Elizabeth:   Well, if you're going to end up doing a few news segments about the school board's lack of action, you're probably not going to get a real warm welcome when you show up to the school board meetings. (Although to be fair, some of the board members are as frustrated with the gridlock as we are!) Also, if you have any sort of personal presence online, you'll need to be prepared for attacks and people lashing out at you. This week someone told me that public education was a liberal agenda. Ha! Can you imagine? That kind of commentary only makes me want to work harder to create more non-political and kid-focused conversations with parents. People want their kids have a great school experience. They don't need that to be politicized. 

Maggie:   Most of my experiences have been that of encouragement and parents thankful to have the "inside scoop" on important issues facing our district. All but one of the current Board of Education members and four out of seven Board of Education candidates have sat down to interviews. Any of the negative feedback that I've received has been centered around those individuals that have chosen not to speak with us as a parent group. That to me is concerning and only fuels me to keep going. 

What has been the most surprising thing you've learned over the last year?

Maggie: I have been surprised to see the actions and statements made by some board members, without a clear channel to address my concerns. If a parent has a question, problem or needs assistance with a staff member or administrator, even another student, there are clearly outlined channels to take. Unfortunately, that is not the case with our school board members. It is frustrating to have no way to address the people making important decisions that greatly impact your children's education.

Elizabeth:  There isn't a clear channel of action to hold board members accountable if they are not following the code of ethics or upholding their oath of office. That concerns me. We have direct violations that continue without consequence. Every elected office should offer a clear set of checks and balances. 

What is something you'd like your readers to know about you that they may not know?

Maggie:  The biggest thing that I get asked is why I do this. Am I looking to run for school board, did my child have a bad experience, am I bored? And the answer to all of those questions is "No."  I have a huge bias and am very up front about my agenda... my kids. I am not looking for political gain and am a huge supporter of public education for my community regardless of the personal choices I make for each of my children. I am a busy mom, volunteer in the community and take on more projects than I have time to complete. However, I saw the need and I want to do everything in my power to make sure that our fabulous educators have the support and resources necessary to do their jobs.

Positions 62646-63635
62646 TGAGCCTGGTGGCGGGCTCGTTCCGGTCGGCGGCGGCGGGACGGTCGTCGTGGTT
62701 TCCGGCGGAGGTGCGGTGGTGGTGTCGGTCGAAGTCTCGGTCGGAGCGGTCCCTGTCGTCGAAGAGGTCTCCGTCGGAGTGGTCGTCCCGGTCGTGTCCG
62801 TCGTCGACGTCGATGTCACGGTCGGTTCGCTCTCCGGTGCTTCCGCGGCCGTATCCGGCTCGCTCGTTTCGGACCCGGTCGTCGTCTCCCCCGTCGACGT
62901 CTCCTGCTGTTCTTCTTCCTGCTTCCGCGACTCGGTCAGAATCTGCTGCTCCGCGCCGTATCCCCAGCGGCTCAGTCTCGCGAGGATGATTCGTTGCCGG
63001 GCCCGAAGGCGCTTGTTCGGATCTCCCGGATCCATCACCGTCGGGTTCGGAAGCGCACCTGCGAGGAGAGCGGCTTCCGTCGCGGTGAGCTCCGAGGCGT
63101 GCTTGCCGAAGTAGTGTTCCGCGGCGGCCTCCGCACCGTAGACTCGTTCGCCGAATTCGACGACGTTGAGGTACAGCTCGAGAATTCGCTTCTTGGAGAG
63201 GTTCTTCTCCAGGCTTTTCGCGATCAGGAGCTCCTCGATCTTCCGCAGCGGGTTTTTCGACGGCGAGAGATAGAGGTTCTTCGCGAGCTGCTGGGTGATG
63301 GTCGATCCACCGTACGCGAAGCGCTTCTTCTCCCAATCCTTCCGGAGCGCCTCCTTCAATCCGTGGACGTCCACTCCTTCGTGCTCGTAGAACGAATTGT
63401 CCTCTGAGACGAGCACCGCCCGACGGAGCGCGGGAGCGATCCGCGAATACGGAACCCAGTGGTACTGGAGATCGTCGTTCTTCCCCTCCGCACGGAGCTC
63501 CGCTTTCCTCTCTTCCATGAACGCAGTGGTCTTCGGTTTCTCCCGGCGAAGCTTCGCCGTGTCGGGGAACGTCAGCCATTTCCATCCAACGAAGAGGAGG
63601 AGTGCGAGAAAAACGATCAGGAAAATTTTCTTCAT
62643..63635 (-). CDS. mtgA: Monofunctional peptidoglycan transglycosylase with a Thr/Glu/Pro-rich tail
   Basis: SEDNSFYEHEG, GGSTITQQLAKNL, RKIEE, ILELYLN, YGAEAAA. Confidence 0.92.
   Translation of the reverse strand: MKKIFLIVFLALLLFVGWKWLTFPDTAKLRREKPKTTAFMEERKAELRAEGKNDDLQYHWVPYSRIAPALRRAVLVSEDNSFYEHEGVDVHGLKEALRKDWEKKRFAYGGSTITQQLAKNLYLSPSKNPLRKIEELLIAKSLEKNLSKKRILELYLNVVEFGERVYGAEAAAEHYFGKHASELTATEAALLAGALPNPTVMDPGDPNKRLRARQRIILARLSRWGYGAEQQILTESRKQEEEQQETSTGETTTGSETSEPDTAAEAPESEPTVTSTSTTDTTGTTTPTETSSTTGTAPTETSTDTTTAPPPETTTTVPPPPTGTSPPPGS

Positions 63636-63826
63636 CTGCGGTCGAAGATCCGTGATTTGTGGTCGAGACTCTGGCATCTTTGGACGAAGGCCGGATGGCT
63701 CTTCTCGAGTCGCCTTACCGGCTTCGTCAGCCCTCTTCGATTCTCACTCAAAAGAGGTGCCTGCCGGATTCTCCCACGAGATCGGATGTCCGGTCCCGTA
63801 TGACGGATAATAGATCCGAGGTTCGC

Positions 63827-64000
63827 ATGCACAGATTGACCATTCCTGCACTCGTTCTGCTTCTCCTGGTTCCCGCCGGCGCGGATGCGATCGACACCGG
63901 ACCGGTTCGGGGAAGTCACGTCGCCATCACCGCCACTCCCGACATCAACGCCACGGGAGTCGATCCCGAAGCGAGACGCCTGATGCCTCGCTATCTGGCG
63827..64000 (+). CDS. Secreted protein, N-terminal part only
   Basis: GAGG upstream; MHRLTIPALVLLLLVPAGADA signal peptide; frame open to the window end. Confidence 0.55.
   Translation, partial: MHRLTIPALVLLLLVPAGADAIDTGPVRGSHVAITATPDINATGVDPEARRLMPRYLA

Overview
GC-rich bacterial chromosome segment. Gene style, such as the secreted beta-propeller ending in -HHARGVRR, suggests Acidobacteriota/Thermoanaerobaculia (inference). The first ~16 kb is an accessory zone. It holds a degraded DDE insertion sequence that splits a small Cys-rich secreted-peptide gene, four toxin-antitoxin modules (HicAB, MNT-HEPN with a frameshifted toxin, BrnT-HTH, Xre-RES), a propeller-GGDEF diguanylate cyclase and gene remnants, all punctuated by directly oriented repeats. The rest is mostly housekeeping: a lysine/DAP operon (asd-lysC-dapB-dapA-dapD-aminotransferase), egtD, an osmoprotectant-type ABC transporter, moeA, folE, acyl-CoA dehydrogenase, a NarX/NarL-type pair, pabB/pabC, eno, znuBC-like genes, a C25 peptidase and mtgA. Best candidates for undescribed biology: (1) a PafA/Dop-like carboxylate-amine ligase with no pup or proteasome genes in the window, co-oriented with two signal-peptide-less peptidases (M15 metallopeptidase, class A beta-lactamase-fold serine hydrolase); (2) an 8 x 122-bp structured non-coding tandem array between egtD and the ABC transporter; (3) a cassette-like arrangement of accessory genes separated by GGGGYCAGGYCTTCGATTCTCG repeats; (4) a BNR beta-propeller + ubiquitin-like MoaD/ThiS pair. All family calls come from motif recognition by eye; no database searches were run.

Elizabeth:  That taking a few minutes to read the newsletter and then send your thoughts and concerns via email to board members has incredible impact. It's also a way for parents to have an action piece to their child advocacy. If you don't get a response: blast them. Social media is an incredible tool. Make it your Facebook post. Let your friends know your thoughts when you're at a six hour little league marathon. Just talk about it! We can't surrender these decisions to our elected officials. We have to take action and have a voice.

It was a privilege to hear from these two parents.  One of the themes that came up in our conversation more than once is the idea that all of our small action pieces come together to form and shape education policy and our school community.  These women realize that all families cannot attend board meetings and do not expect every family to make that a priority, but they can attend those meetings for them and share the responsibility by reporting the decisions that are being made.  All parents have something to bring to the table and Moms on a Mission hopes to encourage parents to identify what that action piece is and get involved.  

For more information on Moms on a Mission, you can visit their Facebook page.